13 November 2013
Vermilion Cliffs National Monument

Glen Canyon Dam  is a concrete  arch dam on the  Colorado River in northern  Arizona in the  United States, near the town of  Page. The dam was built to provide  hydroelectricity and flow regulation from the upper Colorado River Basin to the lower. Its  reservoir is called Lake Powell, and is the second largest artificial lake in the country, extending upriver well into  Utah. The dam is named for  Glen Canyon, a colorful series of gorges, most of which now lies under the reservoir.

The dam was proposed in the 1950s as part of the  Colorado River Storage Project, a  U.S. Bureau of Reclamation (USBR) federal water project that would develop reservoir storage on the upper Colorado River and several of its major tributaries. The project's main purpose was to provide water storage to ensure the delivery of sufficient water to the lower basin during years of drought, so as to allow the upper basin to better utilize its allocation of river flow as designated in the 1922  Colorado River Compact. However, problems arose when the USBR proposed to build dams in the federally protected  Echo Park canyon in Utah. After extensive policy disputes and legal challenges with environmental organizations such as the  Sierra Club, they settled for a high dam at Glen Canyon.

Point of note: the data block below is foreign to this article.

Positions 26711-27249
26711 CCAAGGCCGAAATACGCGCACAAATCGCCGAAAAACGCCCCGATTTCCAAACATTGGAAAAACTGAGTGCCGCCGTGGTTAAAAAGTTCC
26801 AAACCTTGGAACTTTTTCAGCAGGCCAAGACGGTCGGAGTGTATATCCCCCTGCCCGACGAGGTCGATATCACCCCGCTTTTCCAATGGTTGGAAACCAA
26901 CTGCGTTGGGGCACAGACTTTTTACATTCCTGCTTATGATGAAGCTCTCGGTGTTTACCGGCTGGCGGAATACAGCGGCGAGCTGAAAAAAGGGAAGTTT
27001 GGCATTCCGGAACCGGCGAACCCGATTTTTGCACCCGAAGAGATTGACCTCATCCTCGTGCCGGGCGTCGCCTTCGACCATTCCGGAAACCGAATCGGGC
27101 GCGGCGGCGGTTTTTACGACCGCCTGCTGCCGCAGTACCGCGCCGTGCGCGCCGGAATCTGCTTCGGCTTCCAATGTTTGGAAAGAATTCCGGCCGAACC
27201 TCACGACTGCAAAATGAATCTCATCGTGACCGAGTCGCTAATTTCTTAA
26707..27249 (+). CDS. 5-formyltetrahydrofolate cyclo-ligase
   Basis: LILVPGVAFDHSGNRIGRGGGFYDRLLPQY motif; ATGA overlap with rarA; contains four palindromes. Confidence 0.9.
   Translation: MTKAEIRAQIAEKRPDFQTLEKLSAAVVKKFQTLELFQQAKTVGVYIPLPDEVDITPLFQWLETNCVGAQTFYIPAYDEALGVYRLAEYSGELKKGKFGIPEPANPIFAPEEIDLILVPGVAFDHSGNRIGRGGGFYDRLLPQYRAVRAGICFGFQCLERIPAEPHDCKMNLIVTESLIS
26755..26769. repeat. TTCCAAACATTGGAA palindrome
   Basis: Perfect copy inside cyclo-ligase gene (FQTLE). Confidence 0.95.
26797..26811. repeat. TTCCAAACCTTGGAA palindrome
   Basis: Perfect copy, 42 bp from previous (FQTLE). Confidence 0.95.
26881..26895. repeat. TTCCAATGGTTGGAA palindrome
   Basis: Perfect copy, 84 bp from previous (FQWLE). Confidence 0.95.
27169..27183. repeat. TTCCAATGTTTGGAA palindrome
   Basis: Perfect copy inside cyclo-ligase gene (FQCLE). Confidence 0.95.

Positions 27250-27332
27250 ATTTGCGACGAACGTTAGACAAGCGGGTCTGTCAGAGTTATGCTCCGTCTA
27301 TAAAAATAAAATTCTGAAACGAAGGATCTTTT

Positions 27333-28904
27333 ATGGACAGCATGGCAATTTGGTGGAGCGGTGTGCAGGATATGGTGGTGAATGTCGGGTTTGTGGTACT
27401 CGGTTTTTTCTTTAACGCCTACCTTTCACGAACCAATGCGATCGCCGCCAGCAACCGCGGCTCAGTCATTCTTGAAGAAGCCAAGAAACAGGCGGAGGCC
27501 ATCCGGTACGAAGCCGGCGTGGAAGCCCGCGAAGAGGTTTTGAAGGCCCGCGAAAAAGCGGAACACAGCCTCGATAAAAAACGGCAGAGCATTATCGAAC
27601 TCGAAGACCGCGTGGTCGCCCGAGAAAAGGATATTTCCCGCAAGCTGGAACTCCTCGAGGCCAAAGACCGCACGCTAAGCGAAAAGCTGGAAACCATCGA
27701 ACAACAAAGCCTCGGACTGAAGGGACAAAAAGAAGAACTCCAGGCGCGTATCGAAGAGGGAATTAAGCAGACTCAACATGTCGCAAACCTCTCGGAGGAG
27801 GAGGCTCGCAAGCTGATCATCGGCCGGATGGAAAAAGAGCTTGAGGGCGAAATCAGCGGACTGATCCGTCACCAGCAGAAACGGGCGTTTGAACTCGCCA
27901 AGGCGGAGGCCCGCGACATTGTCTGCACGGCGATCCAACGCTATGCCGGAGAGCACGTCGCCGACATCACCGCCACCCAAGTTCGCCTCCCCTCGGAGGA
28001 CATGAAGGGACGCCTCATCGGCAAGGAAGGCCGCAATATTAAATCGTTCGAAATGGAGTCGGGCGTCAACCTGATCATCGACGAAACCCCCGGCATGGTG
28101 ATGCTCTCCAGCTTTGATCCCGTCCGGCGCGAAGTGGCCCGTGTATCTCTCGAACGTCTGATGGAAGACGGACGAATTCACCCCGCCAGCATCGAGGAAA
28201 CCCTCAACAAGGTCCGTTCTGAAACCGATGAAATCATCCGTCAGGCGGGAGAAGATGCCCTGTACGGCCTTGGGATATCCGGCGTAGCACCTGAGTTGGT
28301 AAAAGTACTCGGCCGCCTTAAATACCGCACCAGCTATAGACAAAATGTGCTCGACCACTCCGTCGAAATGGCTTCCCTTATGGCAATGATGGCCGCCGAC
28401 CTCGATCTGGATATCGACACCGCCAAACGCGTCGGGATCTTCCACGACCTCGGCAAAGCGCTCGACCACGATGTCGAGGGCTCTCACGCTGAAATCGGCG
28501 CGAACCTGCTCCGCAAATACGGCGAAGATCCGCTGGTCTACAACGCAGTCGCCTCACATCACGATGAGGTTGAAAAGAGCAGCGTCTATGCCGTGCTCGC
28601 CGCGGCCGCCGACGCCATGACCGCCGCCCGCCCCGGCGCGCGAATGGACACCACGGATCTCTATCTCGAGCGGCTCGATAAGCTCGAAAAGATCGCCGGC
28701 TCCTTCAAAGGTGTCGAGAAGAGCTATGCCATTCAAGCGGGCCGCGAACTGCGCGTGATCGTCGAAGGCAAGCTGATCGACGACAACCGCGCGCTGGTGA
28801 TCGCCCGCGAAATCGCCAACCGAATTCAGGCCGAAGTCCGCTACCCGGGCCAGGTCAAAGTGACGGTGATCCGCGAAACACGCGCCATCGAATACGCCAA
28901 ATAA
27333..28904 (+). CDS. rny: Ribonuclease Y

Construction of Glen Canyon Dam started in 1956 and was not finished until 1966. When the reservoir filled, the dam began to deliver a regulated flow of water downstream and a supply of electricity to the region. In 1983, major floods nearly led to the dam's collapse, but disaster was averted by a close margin. By suppressing floods and other factors that once characterized the Colorado, the dam has led to major physical and ecological changes in the lower river. Controversy continues over the effects both positive and negative of the dam, which has also been antagonized in many literary works
The Glen Canyon Bridge or Glen Canyon Dam Bridge is a steel arch bridge in  Coconino County,  Arizona, carrying  U.S. Route 89 across the  Colorado River. The bridge was originally built by the  United States Bureau of Reclamation to facilitate transportation of materials for the  Glen Canyon Dam, which lies adjacent to the bridge just 865 feet (264 m) upstream. Carrying two lanes, the bridge rises over 700 feet (210 m) above the river and was the highest arch bridge in the world at the time of its completion in 1959


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